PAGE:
The entire contract plus the oral evidence directed to the prior negotiations of the parties shows that the parties clearly intended to acquire ownership of the minority stock on an equal basis in order to protect the status quo. Respondent Alfred McKeon's testimony that it was the intent of the parties to acquire the stock and that this was to be made either by direct payment to appellant of one-half the amount expended or by the deduction of such amount from the sum owed respondents under the contract, was not contradicted or denied.
The trial court did not find, as appellant argues in his brief, that the contract was uncertain and ambiguous. The court did express an opinion to that effect during the trial and in a Memorandum Opinion. However, such expressions in no way affect the Findings of Fact of the trial court. (Harosi v. J. W. Robinson Co., 107 Cal.App.2d 811, 815, 238 P.2d 78.)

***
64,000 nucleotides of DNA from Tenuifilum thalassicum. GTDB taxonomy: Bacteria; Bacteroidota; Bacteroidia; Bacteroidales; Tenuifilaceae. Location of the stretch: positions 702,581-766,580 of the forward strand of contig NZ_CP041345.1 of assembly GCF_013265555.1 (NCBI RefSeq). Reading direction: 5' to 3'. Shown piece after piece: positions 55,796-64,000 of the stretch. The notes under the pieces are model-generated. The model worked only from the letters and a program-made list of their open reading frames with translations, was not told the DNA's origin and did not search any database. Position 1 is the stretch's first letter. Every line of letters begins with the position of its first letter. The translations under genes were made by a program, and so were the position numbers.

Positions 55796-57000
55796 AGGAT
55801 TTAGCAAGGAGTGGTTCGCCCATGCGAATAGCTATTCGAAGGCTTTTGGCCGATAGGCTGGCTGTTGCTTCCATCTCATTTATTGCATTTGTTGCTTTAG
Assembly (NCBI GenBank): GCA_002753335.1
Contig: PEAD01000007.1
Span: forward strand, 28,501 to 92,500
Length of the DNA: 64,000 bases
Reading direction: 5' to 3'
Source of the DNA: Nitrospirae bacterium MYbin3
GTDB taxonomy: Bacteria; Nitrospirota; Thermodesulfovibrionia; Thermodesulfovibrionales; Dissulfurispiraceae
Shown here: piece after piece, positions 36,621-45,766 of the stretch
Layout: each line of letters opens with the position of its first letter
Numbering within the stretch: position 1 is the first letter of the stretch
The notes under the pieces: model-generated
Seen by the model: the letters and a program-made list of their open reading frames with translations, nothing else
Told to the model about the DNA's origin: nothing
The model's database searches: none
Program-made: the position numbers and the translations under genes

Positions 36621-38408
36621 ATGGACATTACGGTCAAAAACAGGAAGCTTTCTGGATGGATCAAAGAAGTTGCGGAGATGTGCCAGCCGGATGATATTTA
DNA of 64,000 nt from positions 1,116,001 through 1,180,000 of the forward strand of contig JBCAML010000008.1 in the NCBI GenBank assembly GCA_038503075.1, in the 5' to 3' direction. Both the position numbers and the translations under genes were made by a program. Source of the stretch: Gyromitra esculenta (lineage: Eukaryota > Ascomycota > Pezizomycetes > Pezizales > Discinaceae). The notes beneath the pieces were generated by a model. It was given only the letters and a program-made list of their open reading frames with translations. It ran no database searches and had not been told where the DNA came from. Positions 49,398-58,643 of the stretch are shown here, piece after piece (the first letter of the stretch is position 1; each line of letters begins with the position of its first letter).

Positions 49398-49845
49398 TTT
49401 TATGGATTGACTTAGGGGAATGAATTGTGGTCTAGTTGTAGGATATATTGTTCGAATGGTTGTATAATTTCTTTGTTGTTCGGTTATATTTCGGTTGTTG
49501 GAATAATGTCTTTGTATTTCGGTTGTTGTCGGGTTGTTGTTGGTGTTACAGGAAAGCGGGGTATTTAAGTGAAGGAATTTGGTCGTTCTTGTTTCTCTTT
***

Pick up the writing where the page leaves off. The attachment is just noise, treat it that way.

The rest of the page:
The trial court did not err in specifically enforcing the contract made certain by such parol evidence. (Riley v. Riley, 121 Cal.App.2d 303, 263 P.2d 47.)
Appellant also urges that the trial court improperly disposed of certain internal affairs of the corporation, contending that such disposition can only be made in a derivative action validly brought on behalf of the corporation. Some of the issues were: status of the officers, mony owed to the corporation by appellants and the ownership of certain corporate assets claimed by appellants.
All of these issues were pleaded in the complaint, and answer was made thereto and evidence taken thereon without objection by appellants. It is a well established principle that once the jurisdiction of a court of equity is invoked, it has the power to pass on all questions raised which affect the parties before it. (Hannah v. Wahlberg, 128 Cal. 407, 410, 60 P. 1035; Rossi v. Rossi, 134 Cal.App.2d 639, 642, 286 P.2d 563; Beeler v. Plastic Stamping, Inc., 144 Cal.App.2d 306, 309, 300 P.2d 852; Pailhe v. Pailhe, 113 Cal.App.2d 53, 64, 247 P.2d 838.) The corporation was named as a party defendant in the complaint. The trial court's adjudication of these issues was entirely consonant with equity and justice.
The judgment is affirmed.
ROTH, Presiding Justice.
HERNDON, J., and KINCAID, J. pro tem., concur.